Children learn through play. As an occupational therapist who works with children and youth, I use games and toys almost every day to help develop important cognitive, visual perceptual, motor, sensory, social, play and leisure skills. While many different types of activities can be used in therapy, this blog focuses on off-the-shelf games and toys that are accessible to most. Whether you are a therapist, parent, teacher, or a game lover like me, I hope you discover something useful while you are here. Learn a different way to play a game you already own or discover a new game for your next family game night. Either way, just go play. It's good for you!

The OT Magazine named The Playful Otter one of the Top 5 Pediatric OT Blogs.

Tuesday, March 14, 2017

Daisy Girls Daisy Town Magnetic Dress Up Girls

Dress them for occasions, weather conditions, and activities.
Work on visual discrimination, spatial relations/position in space, visual form constancy, figure ground, eye-hand coordination, in-hand manipulation, fine motor precision, manual dexterity, coordinated use of both hands, body awareness, process skills, interest in dressing, dressing or weather, play and leisure exploration and participation
In the box: 18 dolls, 200 clothing pieces
Did you play with paper dolls when you were young (giving away my age here)? These look like paper dolls but are made of wood. With eighteen dolls and 200 outfit pieces there are a lot of options here. Dress the dolls for certain occasions, activities or weather conditions. The dolls are thick and have a thin magnetic sheet under the paper image. The clothing is wood, thinner than the dolls, and has a magnetic sheet backing so the clothing will stick even if the doll is standing upright. The dolls include toddler, tween, teen, mermaids, 2 boys, a dog and a cat (pets even have outfits).  The dolls are thick enough that they can stand unaided (a definite plus over paper dolls). The doll image and the outfit pieces are paper and coated in something so they can wipe clean. Outfit pieces include pants, shorts, skirts, tops, shoes, pajamas, swimwear, and hats. The wooden box measures about 17" x 17" and mine has a piece of paper in the bottom with colored squares and rectangles but no dividers. There is a rope handle on one side of the box. Stand the dolls in the box after they are dressed and tell your own story. This might be a good one to create interest if you are just introducing dressing, to practice choosing clothes for the weather, or appropriate dress for different activities. One drawback - 218 small pieces and nothing to store them in because the box has no lid. I use a baggie.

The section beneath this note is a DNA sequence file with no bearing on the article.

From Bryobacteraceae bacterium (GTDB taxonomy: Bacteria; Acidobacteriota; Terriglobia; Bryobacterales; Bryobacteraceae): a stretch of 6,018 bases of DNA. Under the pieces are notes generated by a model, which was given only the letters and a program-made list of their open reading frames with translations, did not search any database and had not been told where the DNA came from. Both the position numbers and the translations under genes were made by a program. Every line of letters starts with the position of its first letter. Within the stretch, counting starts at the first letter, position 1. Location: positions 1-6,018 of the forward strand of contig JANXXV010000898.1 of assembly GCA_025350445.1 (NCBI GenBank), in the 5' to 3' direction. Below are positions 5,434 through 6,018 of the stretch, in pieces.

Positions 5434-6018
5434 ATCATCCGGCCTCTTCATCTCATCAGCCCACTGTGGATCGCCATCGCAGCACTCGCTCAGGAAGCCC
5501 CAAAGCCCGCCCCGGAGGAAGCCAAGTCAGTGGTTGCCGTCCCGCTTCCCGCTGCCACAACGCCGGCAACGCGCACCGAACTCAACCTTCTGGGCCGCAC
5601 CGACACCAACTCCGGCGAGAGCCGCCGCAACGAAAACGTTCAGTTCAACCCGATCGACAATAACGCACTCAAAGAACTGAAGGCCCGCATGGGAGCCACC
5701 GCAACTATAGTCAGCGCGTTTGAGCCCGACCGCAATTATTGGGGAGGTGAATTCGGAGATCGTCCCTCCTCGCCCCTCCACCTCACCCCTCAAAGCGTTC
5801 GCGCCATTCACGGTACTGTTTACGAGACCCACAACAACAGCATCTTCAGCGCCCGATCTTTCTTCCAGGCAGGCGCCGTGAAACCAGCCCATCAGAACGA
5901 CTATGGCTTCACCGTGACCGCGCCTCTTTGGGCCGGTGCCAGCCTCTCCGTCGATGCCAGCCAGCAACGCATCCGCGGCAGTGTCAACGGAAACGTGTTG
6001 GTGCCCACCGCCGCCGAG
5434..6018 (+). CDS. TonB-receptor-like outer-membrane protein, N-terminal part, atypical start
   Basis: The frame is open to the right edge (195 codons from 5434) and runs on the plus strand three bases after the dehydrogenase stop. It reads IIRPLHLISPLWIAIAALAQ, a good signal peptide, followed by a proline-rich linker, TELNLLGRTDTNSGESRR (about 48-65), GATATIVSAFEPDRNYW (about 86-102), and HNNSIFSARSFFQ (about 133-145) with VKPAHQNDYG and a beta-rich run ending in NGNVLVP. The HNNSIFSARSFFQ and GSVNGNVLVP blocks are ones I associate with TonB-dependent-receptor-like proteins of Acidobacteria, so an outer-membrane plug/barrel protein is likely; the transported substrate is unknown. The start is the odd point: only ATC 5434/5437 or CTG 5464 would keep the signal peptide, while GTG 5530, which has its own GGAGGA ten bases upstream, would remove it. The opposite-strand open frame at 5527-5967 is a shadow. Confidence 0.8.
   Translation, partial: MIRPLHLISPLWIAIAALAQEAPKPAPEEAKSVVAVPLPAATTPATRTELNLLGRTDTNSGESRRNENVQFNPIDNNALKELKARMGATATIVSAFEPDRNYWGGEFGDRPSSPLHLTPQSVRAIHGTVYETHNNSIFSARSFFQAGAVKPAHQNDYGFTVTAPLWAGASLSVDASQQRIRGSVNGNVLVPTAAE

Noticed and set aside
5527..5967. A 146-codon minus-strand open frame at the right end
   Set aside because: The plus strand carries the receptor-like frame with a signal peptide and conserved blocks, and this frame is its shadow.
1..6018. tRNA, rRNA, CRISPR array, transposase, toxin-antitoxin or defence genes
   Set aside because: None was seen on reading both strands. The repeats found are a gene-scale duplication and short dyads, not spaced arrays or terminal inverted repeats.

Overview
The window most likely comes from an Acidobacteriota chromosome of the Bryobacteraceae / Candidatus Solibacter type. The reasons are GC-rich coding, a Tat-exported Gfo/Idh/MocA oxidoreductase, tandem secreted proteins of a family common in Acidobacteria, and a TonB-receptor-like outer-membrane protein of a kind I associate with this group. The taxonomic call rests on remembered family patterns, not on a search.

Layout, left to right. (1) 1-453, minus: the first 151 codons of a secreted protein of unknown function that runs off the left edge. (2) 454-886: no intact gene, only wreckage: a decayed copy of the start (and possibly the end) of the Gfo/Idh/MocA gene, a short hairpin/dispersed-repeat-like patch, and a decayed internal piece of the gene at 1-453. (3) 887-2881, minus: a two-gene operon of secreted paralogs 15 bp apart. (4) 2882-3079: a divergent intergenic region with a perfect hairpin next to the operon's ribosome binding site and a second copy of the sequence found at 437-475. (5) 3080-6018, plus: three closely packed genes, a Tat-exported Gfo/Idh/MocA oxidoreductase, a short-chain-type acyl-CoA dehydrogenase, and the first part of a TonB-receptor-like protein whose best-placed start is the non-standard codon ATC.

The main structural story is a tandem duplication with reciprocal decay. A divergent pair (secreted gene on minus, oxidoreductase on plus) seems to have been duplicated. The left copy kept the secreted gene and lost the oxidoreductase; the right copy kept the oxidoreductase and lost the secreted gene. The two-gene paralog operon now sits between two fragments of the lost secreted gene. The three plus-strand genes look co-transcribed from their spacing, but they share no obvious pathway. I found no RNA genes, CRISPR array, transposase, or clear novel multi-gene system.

Try this:
  • Turn all the clothing pieces picture-side-up. Turn in-hand to flip.
  • Spread out the clothing and pick out all of one thing such as all hats or all skirts. 218 pieces is a big figure ground challenge. Reduce the number of pieces as necessary. Add them back in as the skill improves.
  • Make up your own short weather stories. Ask the child to dress one or more of the figures for the weather.
  • Make up your own short stories about activities such as swimming or going to bed. Ask the child to dress one or more of the figures to match the activity.
  • Dress several of the dolls and stand them in front of the child. Ask questions such as "which one is dressed to go to school", "which one is not dressed right for a snowball fight, "which one has a top that does not match their pants".

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